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Training and Education Via the Internet

Written by Ed Nowicki

When it comes to using the Internet as a tool for training and education, there are two types of officers. The first group knows how to access anything via the computer. The second group still believes PC means “probable cause.” Most officers fall somewhere in between the two categories.

The beauty of computers these days is that you don’t need to be a whiz to access information. You simply need to know what you are looking for and be willing to take the time necessary to research various sources. The open-minded law enforcement professional realizes the increased importance of being a member of the “Information Super Highway Patrol.” Officers also need to keep in mind that there is misinformation available on the Internet.

Today, someone’s e-mail address or Web site is just as important as the phone number on a business card. Using the Internet to conduct research and acquire training information can help stretch budget dollars.

Lt. Harvey Hedden of the Kenosha County, WI, Sheriff’s Office, stated, “The most important contribution the Internet has made to training and education is the sharing of information. At one time geography limited the trainer’s resources. You would have to travel around the country to find out what innovations existed or what problems were being encountered. The use of the Internet has allowed trainers to communicate their successes and their needs to an international community. Sharing of ideas, audiovisuals, documents, lesson plans has been achieved through chat rooms, list servers, forums and Web sites.”

Tim Dees, who writes two computer-related columns for LAW and ORDER, offered, “The Internet has given rise to an ever-expanding number of online courses that employ truly interactive processes such as online discussions, audiovisual conferences and demonstrations, and near-immediate feedback on work sent via e-mail and the Web. The cost of delivering these courses is greatly reduced. Many colleges are waiving out-of-state tuition fees for students enrolling online from afar. Some institutions even offer complete degree programs online.”

Prospective students should verify a school’s credentials before they enroll in any college degree program. A number of diploma mills with official-sounding names will grant a “degree” to virtually anyone with a checkbook. If the college is not accredited by one of the regional institutional accrediting agencies, any degree awarded will probably not be recognized by many employers. A degree from a phony institution will cause serious doubts about a person’s character or veracity, particularly if cross-examined on a witness stand during a trial.

Steve Ashley, a former sergeant and current liability consultant and trainer, believes that caution is also necessary when accessing information via the Internet. “Because there are so few controls on the material posted on the Net, anyone can say just about anything. We have to guard against our natural tendency to accept what we see in print as gospel. It’s very easy to pull info from the Net and incorporate it into a training program, only to later find out (or more dangerously, not find out) that the information is invalid or not true,” Ashley said.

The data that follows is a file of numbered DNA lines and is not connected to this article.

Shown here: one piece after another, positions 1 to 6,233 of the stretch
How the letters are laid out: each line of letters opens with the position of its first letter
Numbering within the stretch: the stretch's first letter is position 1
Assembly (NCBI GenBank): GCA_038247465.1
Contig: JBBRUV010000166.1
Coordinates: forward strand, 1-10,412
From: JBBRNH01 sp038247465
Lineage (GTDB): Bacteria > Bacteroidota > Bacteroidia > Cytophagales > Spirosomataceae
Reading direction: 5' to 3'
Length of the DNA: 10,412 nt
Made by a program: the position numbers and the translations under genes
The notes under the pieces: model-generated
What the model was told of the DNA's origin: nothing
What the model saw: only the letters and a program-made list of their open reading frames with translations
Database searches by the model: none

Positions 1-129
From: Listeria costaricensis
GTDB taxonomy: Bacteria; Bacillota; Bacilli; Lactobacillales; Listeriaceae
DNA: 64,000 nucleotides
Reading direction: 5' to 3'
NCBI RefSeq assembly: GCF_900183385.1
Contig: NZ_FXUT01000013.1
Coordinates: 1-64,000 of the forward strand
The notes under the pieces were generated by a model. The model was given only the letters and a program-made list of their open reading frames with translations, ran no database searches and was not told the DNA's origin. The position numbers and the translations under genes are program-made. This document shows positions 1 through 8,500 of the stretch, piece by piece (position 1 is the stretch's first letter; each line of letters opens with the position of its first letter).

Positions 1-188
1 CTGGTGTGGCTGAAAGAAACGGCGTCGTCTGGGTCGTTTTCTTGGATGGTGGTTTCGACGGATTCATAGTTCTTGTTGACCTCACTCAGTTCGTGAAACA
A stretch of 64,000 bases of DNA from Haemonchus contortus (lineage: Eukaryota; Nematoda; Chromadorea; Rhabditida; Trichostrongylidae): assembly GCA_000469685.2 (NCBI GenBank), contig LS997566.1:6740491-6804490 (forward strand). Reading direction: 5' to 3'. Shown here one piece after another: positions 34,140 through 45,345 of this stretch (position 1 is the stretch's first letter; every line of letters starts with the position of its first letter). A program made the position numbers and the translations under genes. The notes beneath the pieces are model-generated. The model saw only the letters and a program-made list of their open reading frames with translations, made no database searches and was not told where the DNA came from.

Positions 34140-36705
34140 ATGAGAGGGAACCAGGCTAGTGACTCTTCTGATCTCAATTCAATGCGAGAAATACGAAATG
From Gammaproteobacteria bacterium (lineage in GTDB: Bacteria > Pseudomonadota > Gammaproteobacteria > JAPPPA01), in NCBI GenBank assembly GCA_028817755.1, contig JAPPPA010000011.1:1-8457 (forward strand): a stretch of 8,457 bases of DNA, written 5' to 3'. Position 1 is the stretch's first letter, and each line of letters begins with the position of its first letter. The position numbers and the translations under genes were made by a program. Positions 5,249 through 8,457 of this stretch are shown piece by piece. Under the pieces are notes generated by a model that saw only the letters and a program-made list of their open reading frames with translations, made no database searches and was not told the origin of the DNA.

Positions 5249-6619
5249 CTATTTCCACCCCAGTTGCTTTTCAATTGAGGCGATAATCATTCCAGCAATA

The positives of using the Internet still outweigh any real or potential negatives. Law enforcement administrators should understand that it’s relatively easy to quickly disseminate important information to other members of the profession. This can, and undoubtedly has, made a significant impact on reduction of officer injuries, and reduced liability.

“As training software and technology evolve, more training offerings via the Internet will be acceptable by state POST-type agencies,” Dees stated. The cost savings of delivering training online easily justifies a change in the current model of law enforcement training.

Any courses delivered via the Internet should include testing to see if learning took place, and that the officer knows or understands the training information. Certain programs allow branching, which shows the test taker that he answered a certain question wrong. Further information is provided until he answers all the questions correctly. Without testing, there is no way to assure that learning was achieved.

The Internet has great potential in its possible applications to law enforcement training, but it doesn’t provide all that is needed. Certain areas of training are not conducive to learning without using a trained instructor. These are motor skills areas. Officers cannot develop their shooting, driving or defensive tactics skills without physically practicing and honing those skills. An officer may be able to learn the legalities of deadly force via online learning, but he can only learn how to apply deadly force through a comprehensive hands-on shooting skills training program.

Chief Jeff Chudwin of the Olympia Fields, IL, Police Department believes that the Internet has a multitude of applications that go beyond training. “The power of the Internet is the ability to instantly communicate with officers worldwide. The e-mail lists you can develop offer information on all aspects of officer safety and day-to-day operations. The Web is our point of contact all day, every day,” Chudwin said. He also offers one word of caution on using the Internet: addictive!

Ed Nowicki is judicially recognized as an expert on the use of force. He currently conducts Use of Force Instructor Certification courses across the nation. He is also organizing the ILEETA International Training Conference, which will take place on April 13-17, 2004 (LAW and ORDER is an official media sponsor). He can be reached via e-mail at ed@ileeta.org.

Published in Law and Order, Sep 2003

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